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Nairobi Package

Agreements on agriculture

Export Competition, including a commitment to eliminate subsidies for farm exports


o Under the decision, developed members have committed to remove export subsidies immediately,
except for a handful of agriculture products, and developing countries will do so by 2018.
o Developing members will keep the flexibility to cover marketing and transport costs for agriculture
exports until the end of 2023
o poorest and food-importing countries would enjoy additional time to cut export subsidies
o The decision contains disciplines to ensure that other export policies are not used as a disguised form
of subsidies. These disciplines include terms to limit the benefits of financing support to agriculture
exporters, rules on state enterprises engaging in agriculture trade, and disciplines to ensure that food aid
does not negatively affect domestic production
Decision on Public Stockholding for Food Security Purposes
o commits members to engage constructively in finding a permanent solution to this issue
Special Safeguard Mechanism (SSM)
o recognizes that developing members will have the right to temporarily increase tariffs in face of import
surges by using an SSM
Decision on Cotton
o Stressed the vital importance of the cotton sector to LDCs. The decision includes three agriculture
elements: market access, domestic support and export competition
o On market access, the decision calls for cotton from LDCs to be given duty-free and quota-free access
to the markets of developed countries and to those of developing countries declaring that they are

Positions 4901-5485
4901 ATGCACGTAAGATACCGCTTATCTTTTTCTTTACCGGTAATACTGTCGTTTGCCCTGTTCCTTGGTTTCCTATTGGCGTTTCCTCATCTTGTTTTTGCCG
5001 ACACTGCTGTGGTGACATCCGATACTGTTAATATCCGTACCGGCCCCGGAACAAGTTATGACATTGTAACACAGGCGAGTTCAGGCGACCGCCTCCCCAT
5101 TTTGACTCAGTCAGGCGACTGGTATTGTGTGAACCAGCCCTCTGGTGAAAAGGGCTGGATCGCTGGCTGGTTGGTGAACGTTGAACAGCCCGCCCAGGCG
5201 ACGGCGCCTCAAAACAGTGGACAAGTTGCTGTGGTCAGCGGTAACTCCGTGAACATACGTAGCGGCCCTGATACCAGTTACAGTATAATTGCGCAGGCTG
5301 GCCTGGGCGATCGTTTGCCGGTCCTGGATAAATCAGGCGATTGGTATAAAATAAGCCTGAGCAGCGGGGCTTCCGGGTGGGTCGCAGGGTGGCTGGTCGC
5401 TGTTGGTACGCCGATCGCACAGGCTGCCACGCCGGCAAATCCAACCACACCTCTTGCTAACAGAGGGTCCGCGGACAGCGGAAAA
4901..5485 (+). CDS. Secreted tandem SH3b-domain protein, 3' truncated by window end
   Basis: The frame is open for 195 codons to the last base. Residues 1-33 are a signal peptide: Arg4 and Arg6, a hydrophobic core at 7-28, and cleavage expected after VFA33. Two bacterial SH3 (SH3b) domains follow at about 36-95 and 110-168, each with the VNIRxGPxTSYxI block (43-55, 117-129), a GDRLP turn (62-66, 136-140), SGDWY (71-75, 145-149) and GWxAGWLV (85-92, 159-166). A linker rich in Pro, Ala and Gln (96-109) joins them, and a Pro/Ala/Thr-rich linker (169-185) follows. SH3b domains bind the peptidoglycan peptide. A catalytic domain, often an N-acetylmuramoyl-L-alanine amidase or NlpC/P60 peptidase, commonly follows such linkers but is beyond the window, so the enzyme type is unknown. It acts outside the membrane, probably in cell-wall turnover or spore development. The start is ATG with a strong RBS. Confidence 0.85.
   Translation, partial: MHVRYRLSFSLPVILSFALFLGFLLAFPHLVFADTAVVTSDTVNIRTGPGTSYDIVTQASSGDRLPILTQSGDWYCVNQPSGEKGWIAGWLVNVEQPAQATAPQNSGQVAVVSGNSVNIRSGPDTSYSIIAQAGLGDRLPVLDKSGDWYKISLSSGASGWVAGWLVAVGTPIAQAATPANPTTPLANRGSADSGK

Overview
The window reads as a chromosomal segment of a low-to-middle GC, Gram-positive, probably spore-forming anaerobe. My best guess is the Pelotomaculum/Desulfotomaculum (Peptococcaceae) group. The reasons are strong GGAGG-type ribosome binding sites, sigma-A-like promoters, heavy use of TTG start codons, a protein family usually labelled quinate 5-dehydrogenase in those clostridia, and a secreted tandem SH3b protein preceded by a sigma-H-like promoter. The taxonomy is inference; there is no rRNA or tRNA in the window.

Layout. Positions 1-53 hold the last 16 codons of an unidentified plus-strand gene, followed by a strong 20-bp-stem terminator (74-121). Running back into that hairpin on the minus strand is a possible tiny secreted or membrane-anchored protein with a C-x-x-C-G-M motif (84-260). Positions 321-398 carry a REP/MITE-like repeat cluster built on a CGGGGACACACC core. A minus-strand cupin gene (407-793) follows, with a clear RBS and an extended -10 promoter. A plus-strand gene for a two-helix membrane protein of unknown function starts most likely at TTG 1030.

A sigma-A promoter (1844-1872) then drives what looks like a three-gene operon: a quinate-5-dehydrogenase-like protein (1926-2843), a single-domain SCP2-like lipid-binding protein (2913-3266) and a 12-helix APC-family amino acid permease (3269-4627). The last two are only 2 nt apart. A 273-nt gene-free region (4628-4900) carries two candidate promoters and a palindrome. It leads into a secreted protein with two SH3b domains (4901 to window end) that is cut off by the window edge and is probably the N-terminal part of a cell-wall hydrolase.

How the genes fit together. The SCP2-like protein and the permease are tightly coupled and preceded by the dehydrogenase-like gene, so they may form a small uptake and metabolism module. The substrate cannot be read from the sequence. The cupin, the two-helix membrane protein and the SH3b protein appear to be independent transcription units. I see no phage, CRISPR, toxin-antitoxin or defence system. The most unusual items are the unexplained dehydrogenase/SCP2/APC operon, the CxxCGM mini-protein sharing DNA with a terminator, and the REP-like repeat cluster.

able to do so from 1 January 2016.
o The domestic supportpart of the cotton decision acknowledges members' reforms in their domestic
cotton policies and stresses that more efforts remain to be made.
o On export competition for cotton, the decision mandates that developed countries prohibit cotton
export subsidies immediately and developing countries do so at a later date

Decisions of benefit to LDCs

Preferential rules of origin for LDCs


o more detailed directions on specific issues such as methods for determining when a product qualifies as
made in an LDC, and when inputs from other sources can be cumulated or combined together
into the consideration of origin.
o It calls on preference-granting members to consider allowing the use of non-originating materials up to
75% of the final value of the product.
o calls on preference-granting members to consider simplifying documentary and procedural
requirements related to origin
LDC trade in services
o extends the current waiver period under which non-LDC WTO members may grant preferential
treatment to LDC services and service suppliers
o The waiver allows WTO members to deviate from their most-favoured nation obligation under the
General Agreement on Trade in Services (GATS).

Ministers reaffirm central role of WTO in global trade talks, acknowledge divide on future of Doha Round

the need to ensure that Regional Trade Agreements (RTAs) remain complementary to, not a substitute for, the
multilateral trading system was reaffirmed
Ministers acknowledged that members have different views on how to address the future of the Doha Round
negotiations but noted the strong commitment of all Members to advance negotiations on the remaining Doha
issues.
This work shall maintain development at its centre and we reaffirm that provisions for special and differential
treatment shall remain integral, ministers declared.